Do fans want the prime timeline back? Part 2: Poll edition.

Discussion in 'Future of Trek' started by bbjegglebells, Sep 6, 2013.

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Do fans want the prime timeline back?

  1. I'm a fan and I want the Prime timeline back.

    56.0%
  2. I'm a fan and I don't want the Prime timeline back.

    16.4%
  3. I'm a fan and wouldn't mind if it came back.

    11.1%
  4. I don't care, just give me Trek!

    14.6%
  5. I don't know.

    1.9%
  1. BigJake

    BigJake Vice Admiral Admiral

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    Well, that's actually just straight-up false. Character and emotion are important but have never precluded having something to say about the wider world, or engaging with big ideas. SF in general and Trek in particular are full of stories that manage both. (NuTrek not so much, wulfio is right about that, but that has nothing to do with the general rules of writing or creating. It's a specific choice.)

    While I get that you're irritated by the fallacy of being asked to choose from a Menu of Cerebral Things, basically what BillJ is trying to tell you is that disagree with him or not, Greg is a good and smart guy and you're getting needlessly personal about it.
     
  2. VST

    VST Lieutenant Commander Red Shirt

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    Ah mate, it's worth watching IMO. I love all three of those, but TDKR is my favourite - gets a lot of unnecessary flak for me.
     
  3. VST

    VST Lieutenant Commander Red Shirt

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    They come hand in hand though, was my point. A writer doesn't tend to sit at his desk in my experience and say solely 'right, my next story is going to be about overpopulation' - that kind of comes jointly with a sense of character & a personal element they want to explore.

    Like I said, the best Trek stories are certainly ones that manage both. I entirely agree there.
     
  4. VST

    VST Lieutenant Commander Red Shirt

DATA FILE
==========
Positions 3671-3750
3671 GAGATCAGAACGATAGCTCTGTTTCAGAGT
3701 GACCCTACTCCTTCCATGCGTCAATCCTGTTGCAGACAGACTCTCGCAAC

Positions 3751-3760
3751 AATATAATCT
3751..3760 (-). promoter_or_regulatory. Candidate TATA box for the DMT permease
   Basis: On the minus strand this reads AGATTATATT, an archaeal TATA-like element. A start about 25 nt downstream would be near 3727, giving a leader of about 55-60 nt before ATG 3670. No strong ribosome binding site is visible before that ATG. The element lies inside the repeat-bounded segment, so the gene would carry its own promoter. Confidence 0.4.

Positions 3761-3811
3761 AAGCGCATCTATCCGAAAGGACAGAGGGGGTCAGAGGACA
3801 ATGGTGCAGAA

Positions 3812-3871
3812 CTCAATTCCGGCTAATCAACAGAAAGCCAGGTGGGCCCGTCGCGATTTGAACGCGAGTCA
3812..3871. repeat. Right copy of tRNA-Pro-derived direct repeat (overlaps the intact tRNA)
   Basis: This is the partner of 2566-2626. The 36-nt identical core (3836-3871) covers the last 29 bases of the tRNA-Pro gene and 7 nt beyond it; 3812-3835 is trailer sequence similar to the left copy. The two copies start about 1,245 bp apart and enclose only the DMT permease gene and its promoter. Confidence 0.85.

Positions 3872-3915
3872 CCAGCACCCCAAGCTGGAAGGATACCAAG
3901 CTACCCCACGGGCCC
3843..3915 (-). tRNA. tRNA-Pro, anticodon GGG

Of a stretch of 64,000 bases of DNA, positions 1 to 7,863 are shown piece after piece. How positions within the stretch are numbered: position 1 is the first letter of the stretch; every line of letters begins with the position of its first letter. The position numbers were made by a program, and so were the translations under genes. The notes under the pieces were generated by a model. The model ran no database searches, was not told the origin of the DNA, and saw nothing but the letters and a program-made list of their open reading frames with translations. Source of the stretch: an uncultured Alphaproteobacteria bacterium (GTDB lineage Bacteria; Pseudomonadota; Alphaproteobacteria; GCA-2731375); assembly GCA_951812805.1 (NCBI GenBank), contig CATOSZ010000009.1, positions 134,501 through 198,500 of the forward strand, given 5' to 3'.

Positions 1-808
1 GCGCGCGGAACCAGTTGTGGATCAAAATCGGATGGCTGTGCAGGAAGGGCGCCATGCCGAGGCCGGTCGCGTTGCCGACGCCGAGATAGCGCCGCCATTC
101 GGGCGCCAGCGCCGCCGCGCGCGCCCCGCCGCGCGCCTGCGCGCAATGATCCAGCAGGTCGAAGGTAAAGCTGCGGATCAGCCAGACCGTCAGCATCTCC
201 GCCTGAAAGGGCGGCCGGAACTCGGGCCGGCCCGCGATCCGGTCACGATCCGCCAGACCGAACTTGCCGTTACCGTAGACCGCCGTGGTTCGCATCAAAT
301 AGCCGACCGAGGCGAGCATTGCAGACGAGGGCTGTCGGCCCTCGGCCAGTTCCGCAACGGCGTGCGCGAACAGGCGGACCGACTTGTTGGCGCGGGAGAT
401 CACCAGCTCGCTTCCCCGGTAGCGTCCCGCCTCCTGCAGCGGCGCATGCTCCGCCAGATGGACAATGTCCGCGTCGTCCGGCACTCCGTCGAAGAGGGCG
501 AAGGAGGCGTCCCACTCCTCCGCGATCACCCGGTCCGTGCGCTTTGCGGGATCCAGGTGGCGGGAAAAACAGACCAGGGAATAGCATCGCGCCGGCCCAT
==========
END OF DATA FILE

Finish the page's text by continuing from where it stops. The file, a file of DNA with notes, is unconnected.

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    *sigh*

    Cool. My point was made. Happy trails.
     
  5. wulfio

    wulfio Captain Captain

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    Bill, I think you have a really hard time discerning between a debate, and making assertions about personal tastes. This discussion has absolutely nothing to do with preferences, and is purely a sociological debate.

    It's about the medium, and the message.

    I reek of elitism, you reek of presumption. If you can't wrap your head around that, you're int he wrong discussion.
     
  6. wulfio

    wulfio Captain Captain

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    *sigh* indeed.
     
  7. BillJ

    BillJ Fleet Admiral Admiral

    It really isn't though. But you keep telling yourself that. It's easier for you to insult the people around you and the Abrams movies than have an honest debate about them.

    But, hey, have a great time at Star Trek 3 (you'll be there) and whether it is the wulfio handle or something new, you'll be back here peddling your condescending schtick.
     
  8. Greg Cox

    Greg Cox Admiral Premium Member

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    I wish I had written Twilight . . .or Fifty Shades of Grey! I could live with those royalties . . . :)

    But, yes, for the record, I was not asking what the word "cerebral" meant. I was asking what Trekkies mean when they say Trek ought to be more cerebral or intellectual and so on.

    Not in the sense of specific plots or plot devices, but in the sense of what they think makes a Trek movie or episode more intelligent--which is not always obvious.